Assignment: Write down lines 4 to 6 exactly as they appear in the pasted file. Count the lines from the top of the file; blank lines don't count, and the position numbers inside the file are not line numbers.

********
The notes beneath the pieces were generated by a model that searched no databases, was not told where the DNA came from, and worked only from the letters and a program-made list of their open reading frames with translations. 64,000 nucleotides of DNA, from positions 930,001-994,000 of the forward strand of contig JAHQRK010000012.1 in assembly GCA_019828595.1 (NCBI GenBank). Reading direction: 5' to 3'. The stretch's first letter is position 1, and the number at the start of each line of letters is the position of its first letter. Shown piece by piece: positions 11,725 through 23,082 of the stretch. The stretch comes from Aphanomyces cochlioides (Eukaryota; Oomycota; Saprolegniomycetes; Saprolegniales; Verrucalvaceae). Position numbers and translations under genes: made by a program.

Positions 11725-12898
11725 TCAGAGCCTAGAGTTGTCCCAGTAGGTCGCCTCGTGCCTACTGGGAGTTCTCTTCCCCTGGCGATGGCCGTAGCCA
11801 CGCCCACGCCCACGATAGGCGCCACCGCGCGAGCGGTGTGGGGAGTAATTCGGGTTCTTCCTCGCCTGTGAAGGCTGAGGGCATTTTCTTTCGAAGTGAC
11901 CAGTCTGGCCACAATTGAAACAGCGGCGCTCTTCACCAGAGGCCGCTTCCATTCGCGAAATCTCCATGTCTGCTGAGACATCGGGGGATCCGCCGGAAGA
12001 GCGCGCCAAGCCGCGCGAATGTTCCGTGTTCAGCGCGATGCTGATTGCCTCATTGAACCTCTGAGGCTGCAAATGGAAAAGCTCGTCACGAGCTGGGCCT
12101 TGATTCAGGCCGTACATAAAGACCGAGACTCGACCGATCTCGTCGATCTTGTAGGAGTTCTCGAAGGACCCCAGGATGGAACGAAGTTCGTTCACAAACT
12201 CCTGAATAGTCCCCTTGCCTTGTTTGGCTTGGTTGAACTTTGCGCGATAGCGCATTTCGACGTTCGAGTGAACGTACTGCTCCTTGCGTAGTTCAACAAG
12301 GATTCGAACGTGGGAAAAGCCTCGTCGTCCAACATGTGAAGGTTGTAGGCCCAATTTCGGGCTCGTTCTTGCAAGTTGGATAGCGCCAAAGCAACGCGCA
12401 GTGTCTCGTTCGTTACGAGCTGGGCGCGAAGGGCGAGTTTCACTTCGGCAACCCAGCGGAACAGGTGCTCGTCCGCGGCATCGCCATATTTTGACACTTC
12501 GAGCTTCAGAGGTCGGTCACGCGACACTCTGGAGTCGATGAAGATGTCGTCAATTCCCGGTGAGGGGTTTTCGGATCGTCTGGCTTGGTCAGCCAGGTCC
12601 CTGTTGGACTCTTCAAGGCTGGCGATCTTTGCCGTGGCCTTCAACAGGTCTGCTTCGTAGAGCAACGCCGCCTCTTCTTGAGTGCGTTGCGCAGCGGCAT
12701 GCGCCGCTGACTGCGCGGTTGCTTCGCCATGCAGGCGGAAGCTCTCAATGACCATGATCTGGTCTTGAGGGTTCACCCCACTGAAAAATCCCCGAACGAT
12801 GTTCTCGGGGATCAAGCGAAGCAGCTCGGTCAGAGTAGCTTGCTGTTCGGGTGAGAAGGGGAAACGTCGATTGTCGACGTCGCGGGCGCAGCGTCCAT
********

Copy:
11801 CGCCCACGCCCACGATAGGCGCCACCGCGCGAGCGGTGTGGGGAGTAATTCGGGTTCTTCCTCGCCTGTGAAGGCTGAGGGCATTTTCTTTCGAAGTGAC
11901 CAGTCTGGCCACAATTGAAACAGCGGCGCTCTTCACCAGAGGCCGCTTCCATTCGCGAAATCTCCATGTCTGCTGAGACATCGGGGGATCCGCCGGAAGA
12001 GCGCGCCAAGCCGCGCGAATGTTCCGTGTTCAGCGCGATGCTGATTGCCTCATTGAACCTCTGAGGCTGCAAATGGAAAAGCTCGTCACGAGCTGGGCCT